Unitaid Board supports integrated approach to fighting leading causes of HIV deaths

WHO commends UNITAID for new investment in advanced HIV disease, hepatitis

13 June 2017 - The World Health Organization (WHO) welcomes UNITAID’s announcement of new investment in more integrated care to improve the health of people living with HIV, hepatitis and human papillomavirus (HPV). The UNITAID Board announced that the organization has expanded its investments to fund projects to increase treatment access for people with advanced HIV disease, coinfected with viral hepatitis, or cervical cancer.


New WHO essential medicines' list includes treatments for HIV and hepatitis

9 June 2017 - WHO released updated essential medicines list for 2017. The list advises countries on which antibiotics to use for common infections and which to preserve for the most serious circumstances, with the aim of fighting antimicrobial resistance. The list also included new medicines to treat all six types of hepatitis C infection, improved HIV treatment, and pre-exposure prophylaxis with tenofovir alone, or in combination with emtricitabine or lamivudine, to prevent HIV infection.

Dr H.A.R. Al Rand, United Arab Emirates; Professor Lô Boubou Baïdy (Mauritania), Winner of the 2017 United Arab Emirates Health Foundation Prize; His Excellency, Ambassador Obaid Salem Saeed Al Zaabi, Permanent Representative of the United Arab Emirates to the United Nations Office; Mr Yohei Sasakawa, WHO Goodwill Ambassador for Leprosy Elimination and Chairman of the Nippon Foundation; Ms Ayush Tsogtsetseg, Minister of Health of Mongolia representing Dr Arslan Rinchin, winner of the 2017 Sasakawa Health Prize; Dr Veronika Skvortsova, Minister of Healthcare of the Russian Federation and president of the Seventieth World Health Assembly; Dr Margaret Chan, WHO  Director-General; Dr Etsuko Kita;  Mr Yo han IHN, President of the Korea Foundation for International Health Care; H.E. Dr.Roberto Morales Ojeda, Minister of Health of Cuba; Dr Felix Baez Sarria, Henry Reeve International Medical Brigade and winner of the 2017 Dr LEE Jong-wook Memorial Prize for Public Health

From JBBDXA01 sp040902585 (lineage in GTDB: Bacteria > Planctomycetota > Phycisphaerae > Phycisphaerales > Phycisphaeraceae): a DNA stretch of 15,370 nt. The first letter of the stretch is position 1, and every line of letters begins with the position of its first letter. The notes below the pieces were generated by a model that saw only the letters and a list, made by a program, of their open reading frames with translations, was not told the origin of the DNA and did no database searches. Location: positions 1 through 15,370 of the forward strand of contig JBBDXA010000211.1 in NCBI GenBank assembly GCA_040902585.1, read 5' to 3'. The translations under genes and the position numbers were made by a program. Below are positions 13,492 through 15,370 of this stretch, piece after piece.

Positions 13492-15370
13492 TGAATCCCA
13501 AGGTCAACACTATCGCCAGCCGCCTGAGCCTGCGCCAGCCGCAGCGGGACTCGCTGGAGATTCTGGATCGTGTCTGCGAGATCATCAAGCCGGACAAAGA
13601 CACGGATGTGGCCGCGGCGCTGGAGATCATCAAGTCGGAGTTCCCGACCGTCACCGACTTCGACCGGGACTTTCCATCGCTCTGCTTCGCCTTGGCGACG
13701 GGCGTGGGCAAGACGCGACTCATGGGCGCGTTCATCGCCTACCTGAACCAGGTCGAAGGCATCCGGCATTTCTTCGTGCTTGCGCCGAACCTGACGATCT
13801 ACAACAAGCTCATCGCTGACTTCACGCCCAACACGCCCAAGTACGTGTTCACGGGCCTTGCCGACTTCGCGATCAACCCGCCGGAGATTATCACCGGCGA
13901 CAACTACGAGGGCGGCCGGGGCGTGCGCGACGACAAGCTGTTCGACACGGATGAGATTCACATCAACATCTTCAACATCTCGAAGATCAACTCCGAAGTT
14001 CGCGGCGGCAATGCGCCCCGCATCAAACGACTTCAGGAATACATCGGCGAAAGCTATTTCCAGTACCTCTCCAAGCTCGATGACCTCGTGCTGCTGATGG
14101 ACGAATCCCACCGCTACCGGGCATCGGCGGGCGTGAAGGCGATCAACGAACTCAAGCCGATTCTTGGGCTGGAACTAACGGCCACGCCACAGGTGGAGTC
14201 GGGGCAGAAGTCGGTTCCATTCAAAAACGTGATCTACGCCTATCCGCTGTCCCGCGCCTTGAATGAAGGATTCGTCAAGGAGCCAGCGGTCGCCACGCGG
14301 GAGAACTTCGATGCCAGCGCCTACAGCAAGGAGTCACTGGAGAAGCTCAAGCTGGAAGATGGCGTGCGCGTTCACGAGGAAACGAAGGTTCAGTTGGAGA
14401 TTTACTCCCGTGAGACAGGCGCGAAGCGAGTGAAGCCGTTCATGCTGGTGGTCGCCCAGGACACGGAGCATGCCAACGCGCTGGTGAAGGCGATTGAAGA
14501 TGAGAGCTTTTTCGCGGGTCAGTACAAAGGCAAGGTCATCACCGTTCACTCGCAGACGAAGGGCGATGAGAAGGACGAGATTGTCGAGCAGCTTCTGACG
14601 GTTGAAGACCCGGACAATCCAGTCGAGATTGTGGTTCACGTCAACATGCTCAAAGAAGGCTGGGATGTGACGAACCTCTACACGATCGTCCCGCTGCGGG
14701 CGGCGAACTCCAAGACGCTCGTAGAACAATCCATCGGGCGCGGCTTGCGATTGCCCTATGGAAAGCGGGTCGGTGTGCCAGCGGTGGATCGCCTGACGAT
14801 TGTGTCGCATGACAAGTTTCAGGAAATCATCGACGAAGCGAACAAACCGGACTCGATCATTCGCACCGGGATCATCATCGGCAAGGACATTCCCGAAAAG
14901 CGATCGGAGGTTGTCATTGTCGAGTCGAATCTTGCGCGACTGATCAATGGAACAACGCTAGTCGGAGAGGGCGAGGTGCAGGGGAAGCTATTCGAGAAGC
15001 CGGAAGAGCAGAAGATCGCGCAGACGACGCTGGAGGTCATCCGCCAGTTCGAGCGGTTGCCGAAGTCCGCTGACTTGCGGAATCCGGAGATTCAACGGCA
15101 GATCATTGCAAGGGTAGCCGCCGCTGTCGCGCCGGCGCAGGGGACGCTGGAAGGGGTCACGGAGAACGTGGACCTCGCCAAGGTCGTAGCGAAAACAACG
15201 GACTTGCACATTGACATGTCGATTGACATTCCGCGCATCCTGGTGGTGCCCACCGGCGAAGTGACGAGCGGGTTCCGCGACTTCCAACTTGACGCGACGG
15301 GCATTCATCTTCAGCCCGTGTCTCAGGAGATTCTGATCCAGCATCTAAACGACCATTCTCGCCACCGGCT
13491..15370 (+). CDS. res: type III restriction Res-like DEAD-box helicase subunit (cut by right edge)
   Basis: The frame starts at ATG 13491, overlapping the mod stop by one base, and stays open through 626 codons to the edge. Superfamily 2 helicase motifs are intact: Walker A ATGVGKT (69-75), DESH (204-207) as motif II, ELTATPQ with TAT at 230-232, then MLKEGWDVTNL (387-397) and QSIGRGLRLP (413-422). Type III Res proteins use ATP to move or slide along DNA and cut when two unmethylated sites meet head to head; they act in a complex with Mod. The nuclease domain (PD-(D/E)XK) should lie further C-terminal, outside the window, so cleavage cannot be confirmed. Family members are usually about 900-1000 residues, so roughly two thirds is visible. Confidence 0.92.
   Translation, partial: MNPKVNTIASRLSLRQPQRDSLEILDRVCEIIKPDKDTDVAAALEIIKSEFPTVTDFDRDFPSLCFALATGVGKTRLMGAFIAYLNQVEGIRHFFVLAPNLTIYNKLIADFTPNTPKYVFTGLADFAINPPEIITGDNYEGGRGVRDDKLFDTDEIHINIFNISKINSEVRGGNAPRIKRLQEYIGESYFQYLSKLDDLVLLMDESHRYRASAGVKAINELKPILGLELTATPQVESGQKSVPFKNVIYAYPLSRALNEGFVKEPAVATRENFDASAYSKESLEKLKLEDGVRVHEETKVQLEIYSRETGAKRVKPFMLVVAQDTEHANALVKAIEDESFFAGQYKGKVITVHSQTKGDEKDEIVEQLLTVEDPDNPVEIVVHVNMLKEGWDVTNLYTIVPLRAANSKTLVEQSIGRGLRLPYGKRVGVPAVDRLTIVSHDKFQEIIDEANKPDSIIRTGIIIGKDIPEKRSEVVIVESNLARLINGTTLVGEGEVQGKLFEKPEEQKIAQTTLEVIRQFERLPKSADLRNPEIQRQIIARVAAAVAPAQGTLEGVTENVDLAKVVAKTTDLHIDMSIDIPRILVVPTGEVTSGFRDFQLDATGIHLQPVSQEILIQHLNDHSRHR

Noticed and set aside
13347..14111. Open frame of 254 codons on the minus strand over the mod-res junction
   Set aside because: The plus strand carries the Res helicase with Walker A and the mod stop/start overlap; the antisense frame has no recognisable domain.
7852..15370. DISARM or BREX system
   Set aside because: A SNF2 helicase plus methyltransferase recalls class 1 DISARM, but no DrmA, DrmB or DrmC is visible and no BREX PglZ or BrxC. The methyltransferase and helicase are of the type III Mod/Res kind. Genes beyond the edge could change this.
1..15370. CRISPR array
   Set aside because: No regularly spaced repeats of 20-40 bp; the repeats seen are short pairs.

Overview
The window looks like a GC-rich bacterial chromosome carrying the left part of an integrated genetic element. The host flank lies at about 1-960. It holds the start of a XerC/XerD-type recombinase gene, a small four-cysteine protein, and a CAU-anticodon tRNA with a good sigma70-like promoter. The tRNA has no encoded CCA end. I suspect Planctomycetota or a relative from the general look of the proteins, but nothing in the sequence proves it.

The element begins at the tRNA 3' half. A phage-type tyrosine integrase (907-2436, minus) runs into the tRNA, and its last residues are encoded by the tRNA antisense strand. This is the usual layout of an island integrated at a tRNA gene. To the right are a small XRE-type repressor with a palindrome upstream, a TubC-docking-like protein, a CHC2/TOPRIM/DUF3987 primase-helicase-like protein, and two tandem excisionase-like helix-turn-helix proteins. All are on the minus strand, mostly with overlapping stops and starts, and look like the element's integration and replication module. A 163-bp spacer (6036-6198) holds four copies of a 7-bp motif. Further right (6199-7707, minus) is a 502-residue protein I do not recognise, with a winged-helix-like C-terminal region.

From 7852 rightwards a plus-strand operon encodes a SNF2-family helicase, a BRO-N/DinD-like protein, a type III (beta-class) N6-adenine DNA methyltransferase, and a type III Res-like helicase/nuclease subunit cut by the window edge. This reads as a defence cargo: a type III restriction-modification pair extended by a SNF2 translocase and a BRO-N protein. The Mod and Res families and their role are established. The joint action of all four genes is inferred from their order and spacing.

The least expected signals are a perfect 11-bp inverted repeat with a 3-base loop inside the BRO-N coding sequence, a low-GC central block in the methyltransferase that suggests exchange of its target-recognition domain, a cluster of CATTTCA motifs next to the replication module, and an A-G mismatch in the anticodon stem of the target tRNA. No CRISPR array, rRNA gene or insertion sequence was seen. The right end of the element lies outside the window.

Health professionals awarded for efforts in viral hepatitis

26 May 2017 – At the Seventieth World Health Assembly, health professionals from Mauritania and Mongolia were awarded prestigious public health prizes for their lifelong dedication and efforts in developing primary health care in their countries and reducing the burden of viral hepatitis. Dr Rinchin Arslan of Mongolia was awarded the 2017 Sasakawa Health Prize, and Professor Lô Boubou Baïdy of Mauritania, the United Arab Emirates Health Foundation Prize.

WHO/L. Cipriani
New goodwill ambassador for hepatitis in WHO South-East Asia Region

New Goodwill Ambassador for hepatitis in WHO South-East Asia Region

12 May 2017 – Legendary Indian actor Mr Amitabh Bachchan was appointed today as a Goodwill Ambassador for hepatitis in the WHO South-East Asia Region. In accepting the appointment, Mr Bachchan said, "I am absolutely committed to the cause of hepatitis. As a person living with hepatitis B, I know the pain and sufferings that hepatitis causes. No one should ever suffer from viral hepatitis." Dr Gottfried Hirnschall, WHO Director for HIV and hepatitis, said "Mr Amitabh Bachchan's courage, commitment and compassion are widely appreciated by the global hepatitis community. We need champions like Mr Bachchan to speak out on viral hepatitis to influence opinion leaders and to accelerate the hepatitis response."